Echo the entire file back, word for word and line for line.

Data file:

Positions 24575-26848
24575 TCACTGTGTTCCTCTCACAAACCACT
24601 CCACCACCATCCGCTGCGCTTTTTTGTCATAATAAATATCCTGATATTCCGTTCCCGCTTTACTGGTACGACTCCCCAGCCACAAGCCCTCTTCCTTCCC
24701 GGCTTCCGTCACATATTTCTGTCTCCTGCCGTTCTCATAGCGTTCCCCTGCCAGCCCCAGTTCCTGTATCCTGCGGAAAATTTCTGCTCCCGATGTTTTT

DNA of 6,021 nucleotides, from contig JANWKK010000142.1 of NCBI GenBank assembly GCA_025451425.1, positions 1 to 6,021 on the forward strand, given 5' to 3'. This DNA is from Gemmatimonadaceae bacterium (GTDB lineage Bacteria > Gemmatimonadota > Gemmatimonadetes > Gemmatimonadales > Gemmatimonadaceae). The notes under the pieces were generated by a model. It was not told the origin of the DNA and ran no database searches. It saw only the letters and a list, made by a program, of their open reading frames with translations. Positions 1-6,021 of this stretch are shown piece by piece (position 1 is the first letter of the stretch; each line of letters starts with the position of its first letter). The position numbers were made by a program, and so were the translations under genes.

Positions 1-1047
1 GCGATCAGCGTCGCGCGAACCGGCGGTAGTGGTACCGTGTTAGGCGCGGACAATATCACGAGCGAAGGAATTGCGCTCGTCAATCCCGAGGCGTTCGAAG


Positions 24575-26848
24575 TCACTGTGTTCCTCTCACAAACCACT
24601 CCACCACCATCCGCTGCGCTTTTTTGTCATAATAAATATCCTGATATTCCGTTCCCGCTTTACTGGTACGACTCCCCAGCCACAAGCCCTCTTCCTTCCC
24701 GGCTTCCGTCACATATTTCTGTCTCCTGCCGTTCTCATAGCGTTCCCCTGCCAGCCCCAGTTCCTGTATCCTGCGGAAAATTTCTGCTCCCGATGTTTTT

DNA of 6,021 nucleotides, from contig JANWKK010000142.1 of NCBI GenBank assembly GCA_025451425.1, positions 1 to 6,021 on the forward strand, given 5' to 3'. This DNA is from Gemmatimonadaceae bacterium (GTDB lineage Bacteria > Gemmatimonadota > Gemmatimonadetes > Gemmatimonadales > Gemmatimonadaceae). The notes under the pieces were generated by a model. It was not told the origin of the DNA and ran no database searches. It saw only the letters and a list, made by a program, of their open reading frames with translations. Positions 1-6,021 of this stretch are shown piece by piece (position 1 is the first letter of the stretch; each line of letters starts with the position of its first letter). The position numbers were made by a program, and so were the translations under genes.

Positions 1-1047
1 GCGATCAGCGTCGCGCGAACCGGCGGTAGTGGTACCGTGTTAGGCGCGGACAATATCACGAGCGAAGGAATTGCGCTCGTCAATCCCGAGGCGTTCGAAG